(2021-06) Alonso Monge, Rebeca María del Mar; Rodríguez Peña, José Manuel; Monteoliva Díaz, Lucía; Molero Martín-Portugués, María Gloria; Jiménez Gutiérrez, Elena; García Sánchez, Raúl
    Durante el desarrollo del proyecto innova 20-21 nº61 se ha generado material audiovisual para la enseñanza de conocimientos prácticos de asignaturas impartidas por el departamento de Microbiología y Parasitología de la Facultad de Farmacia. Se han generado 10 videos cortos (duración media de 4 minutos) para la asignatura de Microbiología e Inmunología del grado de Odontología y 4 videos más largos (de 7 a 18 minutos de duración) para la asignatura de Microbiología Industrial y Biotecnología del grado de Ciencia y Tecnología de los alimentos. Los videos se realizaron en las instalaciones del departamento por profesores implicados en ambas asignaturas. A continuación los videos fueron editados con un programa adquirido a propósito con el presupuesto del proyecto. El material se generó principalmente para poder implementar enseñanzas prácticas no presenciales y para reforzar el estudio autónomo de los estudiantes. Las encuestas a los alumnos revelaron una gran aceptación por parte de los alumnos con lo que se han cumplido los objetivos del proyecto.
  • Publication
    Poacic acid, a β‐1,3‐glucan–binding antifungal agent, inhibits cell‐wall remodeling and activates transcriptional responses regulated by the cell‐wall integrity and high‐osmolarity glycerol pathways in yeast
    (Federation of American Society of Experimental Biology (FASEB), 2021-08-12) García Sánchez, Raúl; Itto‐Nakama, Kaori; Rodríguez Peña, José Manuel; Chen, Xiaolin; Sanz Santamaría, Ana Belén; Lorenzo, Alba de; Pavón Vergés, Mónica; Kubo, Karen; Ohnuki, Shinsuke; Nombela Cano, César; Popolo, Laura; Ohya, Yoshikazu; Arroyo, Javier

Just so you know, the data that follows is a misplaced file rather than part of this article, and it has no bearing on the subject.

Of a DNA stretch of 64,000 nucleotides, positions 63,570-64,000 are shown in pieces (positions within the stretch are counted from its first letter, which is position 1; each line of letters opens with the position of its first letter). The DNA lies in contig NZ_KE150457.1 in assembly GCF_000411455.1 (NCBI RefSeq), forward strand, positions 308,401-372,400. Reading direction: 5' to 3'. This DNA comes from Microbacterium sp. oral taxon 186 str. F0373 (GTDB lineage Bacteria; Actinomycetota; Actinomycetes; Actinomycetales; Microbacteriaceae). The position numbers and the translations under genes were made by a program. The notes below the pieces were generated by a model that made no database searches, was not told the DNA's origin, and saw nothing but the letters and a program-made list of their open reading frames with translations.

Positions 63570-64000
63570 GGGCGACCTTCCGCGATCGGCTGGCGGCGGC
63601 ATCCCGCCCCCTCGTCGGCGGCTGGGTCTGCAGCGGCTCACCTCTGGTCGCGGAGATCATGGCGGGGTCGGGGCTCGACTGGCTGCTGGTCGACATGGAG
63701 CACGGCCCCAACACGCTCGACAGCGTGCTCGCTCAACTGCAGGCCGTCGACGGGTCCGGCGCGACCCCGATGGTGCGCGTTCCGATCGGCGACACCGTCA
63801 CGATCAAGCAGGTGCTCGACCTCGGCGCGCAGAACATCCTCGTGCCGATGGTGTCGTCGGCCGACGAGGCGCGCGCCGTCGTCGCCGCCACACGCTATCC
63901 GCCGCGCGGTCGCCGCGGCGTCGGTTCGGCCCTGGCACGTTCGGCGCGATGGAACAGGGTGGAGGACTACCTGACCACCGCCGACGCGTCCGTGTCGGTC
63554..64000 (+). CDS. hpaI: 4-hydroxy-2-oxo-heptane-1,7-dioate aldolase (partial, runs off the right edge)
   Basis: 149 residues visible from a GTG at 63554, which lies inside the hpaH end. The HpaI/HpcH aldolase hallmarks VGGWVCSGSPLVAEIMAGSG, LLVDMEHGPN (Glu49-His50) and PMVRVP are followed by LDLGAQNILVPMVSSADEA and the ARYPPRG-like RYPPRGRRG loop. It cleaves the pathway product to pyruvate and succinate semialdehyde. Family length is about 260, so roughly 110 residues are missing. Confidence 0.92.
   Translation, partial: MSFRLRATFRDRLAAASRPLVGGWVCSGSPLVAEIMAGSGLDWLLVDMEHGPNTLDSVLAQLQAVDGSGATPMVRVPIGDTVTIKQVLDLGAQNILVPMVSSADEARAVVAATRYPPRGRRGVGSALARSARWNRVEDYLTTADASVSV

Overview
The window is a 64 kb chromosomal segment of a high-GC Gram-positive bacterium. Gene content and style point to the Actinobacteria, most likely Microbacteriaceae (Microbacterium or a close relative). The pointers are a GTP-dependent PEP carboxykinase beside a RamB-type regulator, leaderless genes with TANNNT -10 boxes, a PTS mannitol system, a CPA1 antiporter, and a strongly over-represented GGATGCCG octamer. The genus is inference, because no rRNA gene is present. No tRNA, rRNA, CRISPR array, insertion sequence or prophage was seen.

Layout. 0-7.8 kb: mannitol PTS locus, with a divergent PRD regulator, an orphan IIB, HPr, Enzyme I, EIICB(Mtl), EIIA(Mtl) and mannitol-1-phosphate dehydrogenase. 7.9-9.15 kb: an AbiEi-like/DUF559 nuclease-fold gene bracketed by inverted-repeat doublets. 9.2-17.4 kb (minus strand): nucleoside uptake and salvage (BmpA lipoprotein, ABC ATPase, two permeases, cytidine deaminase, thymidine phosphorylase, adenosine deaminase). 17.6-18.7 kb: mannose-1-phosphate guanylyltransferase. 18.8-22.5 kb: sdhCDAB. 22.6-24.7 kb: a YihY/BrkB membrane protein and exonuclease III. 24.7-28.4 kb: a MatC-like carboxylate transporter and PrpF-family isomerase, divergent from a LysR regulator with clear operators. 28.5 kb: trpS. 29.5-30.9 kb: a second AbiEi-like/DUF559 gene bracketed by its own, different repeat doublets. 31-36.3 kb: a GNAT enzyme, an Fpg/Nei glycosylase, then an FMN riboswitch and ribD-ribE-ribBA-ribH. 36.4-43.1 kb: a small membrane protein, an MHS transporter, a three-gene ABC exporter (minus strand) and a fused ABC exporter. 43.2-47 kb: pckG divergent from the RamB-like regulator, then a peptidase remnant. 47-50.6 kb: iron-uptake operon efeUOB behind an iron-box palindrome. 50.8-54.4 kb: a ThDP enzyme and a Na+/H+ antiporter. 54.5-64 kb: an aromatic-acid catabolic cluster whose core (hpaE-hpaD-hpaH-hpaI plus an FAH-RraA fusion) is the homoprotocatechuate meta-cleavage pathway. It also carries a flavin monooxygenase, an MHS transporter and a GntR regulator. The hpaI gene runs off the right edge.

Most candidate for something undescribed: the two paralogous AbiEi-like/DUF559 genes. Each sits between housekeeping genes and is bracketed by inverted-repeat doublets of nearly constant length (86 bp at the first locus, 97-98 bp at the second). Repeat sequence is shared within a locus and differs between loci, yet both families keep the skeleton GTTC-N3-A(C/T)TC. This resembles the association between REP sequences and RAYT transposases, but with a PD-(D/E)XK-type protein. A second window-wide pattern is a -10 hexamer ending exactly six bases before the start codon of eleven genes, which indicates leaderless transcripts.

As a result of the relatively few available antifungals and the increasing frequency of resistance to them, the development of novel antifungals is increasingly important. The plant natural product poacic acid (PA) inhibits β-1,3-glucan synthesis in Saccharomyces cerevisiae and has antifungal activity against a wide range of plant pathogens. However, the mode of action of PA is unclear. Here, we reveal that PA specifically binds to β-1,3-glucan, its affinity for which is ~30-fold that for chitin. Besides its effect on β-1,3-glucan synthase activity, PA inhibited the yeast glucan-elongating activity of Gas1 and Gas2 and the chitin–glucan transglycosylase activity of Crh1. Regarding the cellular response to PA, transcriptional co-regulation was mediated by parallel activation of the cell-wall integrity (CWI) and high-osmolarity glycerol signaling pathways. Despite targeting β-1,3-glucan remodeling, the transcriptional profiles and regulatory circuits activated by caspofungin, zymolyase, and PA differed, indicating that their effects on CWI have different mechanisms. The effects of PA on the growth of yeast strains indicated that it has a mode of action distinct from that of echinocandins, suggesting it is a unique antifungal agent.